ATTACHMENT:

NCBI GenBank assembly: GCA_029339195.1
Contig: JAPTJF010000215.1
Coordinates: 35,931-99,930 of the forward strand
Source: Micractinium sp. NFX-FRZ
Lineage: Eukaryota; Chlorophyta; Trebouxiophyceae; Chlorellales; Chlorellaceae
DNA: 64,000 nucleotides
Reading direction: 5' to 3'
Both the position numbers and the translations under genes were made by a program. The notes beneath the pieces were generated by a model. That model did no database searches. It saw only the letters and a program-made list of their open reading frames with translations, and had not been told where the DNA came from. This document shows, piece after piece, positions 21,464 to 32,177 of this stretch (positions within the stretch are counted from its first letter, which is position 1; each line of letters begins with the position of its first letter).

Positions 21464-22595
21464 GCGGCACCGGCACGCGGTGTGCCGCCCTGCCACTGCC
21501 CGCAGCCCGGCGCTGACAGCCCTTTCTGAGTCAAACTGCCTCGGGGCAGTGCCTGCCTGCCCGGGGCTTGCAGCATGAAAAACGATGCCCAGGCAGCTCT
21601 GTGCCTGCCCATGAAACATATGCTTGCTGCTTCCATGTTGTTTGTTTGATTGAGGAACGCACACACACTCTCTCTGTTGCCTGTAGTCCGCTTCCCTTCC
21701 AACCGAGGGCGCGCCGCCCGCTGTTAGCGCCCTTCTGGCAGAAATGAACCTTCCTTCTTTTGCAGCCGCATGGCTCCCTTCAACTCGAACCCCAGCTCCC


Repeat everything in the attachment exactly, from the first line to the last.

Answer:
NCBI GenBank assembly: GCA_029339195.1
Contig: JAPTJF010000215.1
Coordinates: 35,931-99,930 of the forward strand
Source: Micractinium sp. NFX-FRZ
Lineage: Eukaryota; Chlorophyta; Trebouxiophyceae; Chlorellales; Chlorellaceae
DNA: 64,000 nucleotides
Reading direction: 5' to 3'
Both the position numbers and the translations under genes were made by a program. The notes beneath the pieces were generated by a model. That model did no database searches. It saw only the letters and a program-made list of their open reading frames with translations, and had not been told where the DNA came from. This document shows, piece after piece, positions 21,464 to 32,177 of this stretch (positions within the stretch are counted from its first letter, which is position 1; each line of letters begins with the position of its first letter).

Positions 21464-22595
21464 GCGGCACCGGCACGCGGTGTGCCGCCCTGCCACTGCC
21501 CGCAGCCCGGCGCTGACAGCCCTTTCTGAGTCAAACTGCCTCGGGGCAGTGCCTGCCTGCCCGGGGCTTGCAGCATGAAAAACGATGCCCAGGCAGCTCT
21601 GTGCCTGCCCATGAAACATATGCTTGCTGCTTCCATGTTGTTTGTTTGATTGAGGAACGCACACACACTCTCTCTGTTGCCTGTAGTCCGCTTCCCTTCC
21701 AACCGAGGGCGCGCCGCCCGCTGTTAGCGCCCTTCTGGCAGAAATGAACCTTCCTTCTTTTGCAGCCGCATGGCTCCCTTCAACTCGAACCCCAGCTCCC